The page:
Editorial

Did African America Voting Homogeny Potentially Put Donald Trump In The White House?

“Do not put all your eggs in one basket.”

These are not normal political days we are living in. It is almost impossible to note when was the last time two non-establishment candidates have had such a powerful presence in a presidential race. Perhaps not since Ross Perot, a Texas billionaire, ran as a third party candidate in the general election have the two candidates that the “people” actually want in Donald Trump and Bernie Sanders been such prominent threats to who the traditional GOP and DNC want as their presidential candidates. The Democrats have been behind Hillary Clinton as the candidate for a few years now and as such Bernie Sanders surprise onto the scene has caught them more them a bit off guard. On the other hand, the Republicans have been clueless the past few years who they would put as a frontrunner. This in turn led to a field of sixteen candidates all believing they had a chance. Donald Trump was considered nothing more than a sideshow by GOP leadership and the assumption was that he would soon fade. In traditional years, that would be true, but these are not traditional times and that should have been on someone’s strategic radar. Especially given the fever that Republicans have generated the past eight years opposing everything the first African American president put forth. They wanted the fever, but apparently did not realize the virus they were letting loose within their voting base. Some could argue that as the demographics change in any country, as we are witnessing some of the same in Europe, that the political climate becomes more and more extreme as the majority group vies to hold onto their social, economic, and political power.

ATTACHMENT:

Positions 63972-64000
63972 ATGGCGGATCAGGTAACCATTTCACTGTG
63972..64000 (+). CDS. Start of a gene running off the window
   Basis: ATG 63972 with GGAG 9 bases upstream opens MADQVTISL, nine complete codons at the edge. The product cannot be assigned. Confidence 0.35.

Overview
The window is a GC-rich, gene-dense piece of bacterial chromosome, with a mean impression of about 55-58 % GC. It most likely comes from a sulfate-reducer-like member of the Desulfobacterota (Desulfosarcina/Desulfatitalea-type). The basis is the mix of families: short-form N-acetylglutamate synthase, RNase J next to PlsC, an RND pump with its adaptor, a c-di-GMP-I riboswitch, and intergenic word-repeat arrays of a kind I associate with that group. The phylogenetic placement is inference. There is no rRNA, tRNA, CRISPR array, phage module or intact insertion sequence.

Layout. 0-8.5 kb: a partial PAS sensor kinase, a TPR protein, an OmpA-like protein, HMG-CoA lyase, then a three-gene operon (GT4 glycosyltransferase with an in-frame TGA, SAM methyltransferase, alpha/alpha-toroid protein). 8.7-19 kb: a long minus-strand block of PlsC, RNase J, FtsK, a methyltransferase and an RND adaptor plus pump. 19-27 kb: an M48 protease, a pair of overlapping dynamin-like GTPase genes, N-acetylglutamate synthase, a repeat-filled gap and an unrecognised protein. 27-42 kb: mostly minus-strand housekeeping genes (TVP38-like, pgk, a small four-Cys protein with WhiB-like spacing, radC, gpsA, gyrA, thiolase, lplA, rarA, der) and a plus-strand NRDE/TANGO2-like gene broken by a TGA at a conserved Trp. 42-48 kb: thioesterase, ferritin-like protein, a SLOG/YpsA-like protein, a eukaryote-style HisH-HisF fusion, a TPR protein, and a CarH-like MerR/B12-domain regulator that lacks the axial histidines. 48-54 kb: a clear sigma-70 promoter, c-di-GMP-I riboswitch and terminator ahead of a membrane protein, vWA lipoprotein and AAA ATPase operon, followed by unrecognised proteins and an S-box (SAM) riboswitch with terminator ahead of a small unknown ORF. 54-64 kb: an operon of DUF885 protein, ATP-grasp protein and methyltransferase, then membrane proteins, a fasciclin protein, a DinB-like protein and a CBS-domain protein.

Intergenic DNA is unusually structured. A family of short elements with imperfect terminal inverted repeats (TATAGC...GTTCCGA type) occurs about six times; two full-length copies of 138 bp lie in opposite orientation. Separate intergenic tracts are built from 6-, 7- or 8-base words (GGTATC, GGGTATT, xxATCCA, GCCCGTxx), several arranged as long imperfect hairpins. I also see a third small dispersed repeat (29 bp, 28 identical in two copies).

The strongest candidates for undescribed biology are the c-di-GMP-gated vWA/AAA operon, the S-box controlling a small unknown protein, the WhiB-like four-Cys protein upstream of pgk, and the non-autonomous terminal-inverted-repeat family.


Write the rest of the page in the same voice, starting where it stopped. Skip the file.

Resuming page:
There has been utter amazement by many that Donald Trump has been able to triumph with his brash, controversial, and extremism. Many would say Bernie Sanders and Donald Trump are about as extreme on the left and right, respectively, that we have seen in a presidential election in over a hundred years. Unlike Bernie, Donald Trump though after winning in the Deep South became all but a lock to become the GOP’s candidate and GOP leadership and many in the country are in utter denial – still. However, the Grand Old Party has failed to be the “Big Tent” party it so loves to claim. It has in fact become a very small tent. It has been getting smaller and smaller in fact since the passage of the Civil Rights bill signed by Lyndon B. Johnson. The shrinkage was expedited in the late 90’s as the rise of the Christian Right all but took the party hostage and elected George W. Bush in 2000. The Christian Right’s control followed by the rise of the Tea Party that was founded in response to Barack Obama’s election has only expedited that shrinking tent and fever extremism. Now, we are on the cusp of the post-Obama era and the extremism is at a fever pitch. The GOP has failed to connect with Millenials and ethnic minorities in the country over the past thirty years. It has in fact become the party of old European American men who see their social, economic, and political power slipping away from them. Donald Trump though appeals to the European American working and lower-income class are still awaiting their ascension to the “halls of gold” that has largely been promised to them just on the basis of their ancestry. HBCU Money last year, revealed in a Brookings Institute study that poor European Americans in the bottom twenty percentile of income had a 500 percent better chance of reaching the top twenty percentile than their African American counterparts. So their “belief” is not unfounded and their frustration with the country’s demographic shift and policies reflection that shift should not be surprising to anyone. It is a parallel frustration that African America shares ever since the Civil Rights Movement ended where many assumed we would then have unfettered access to “America”.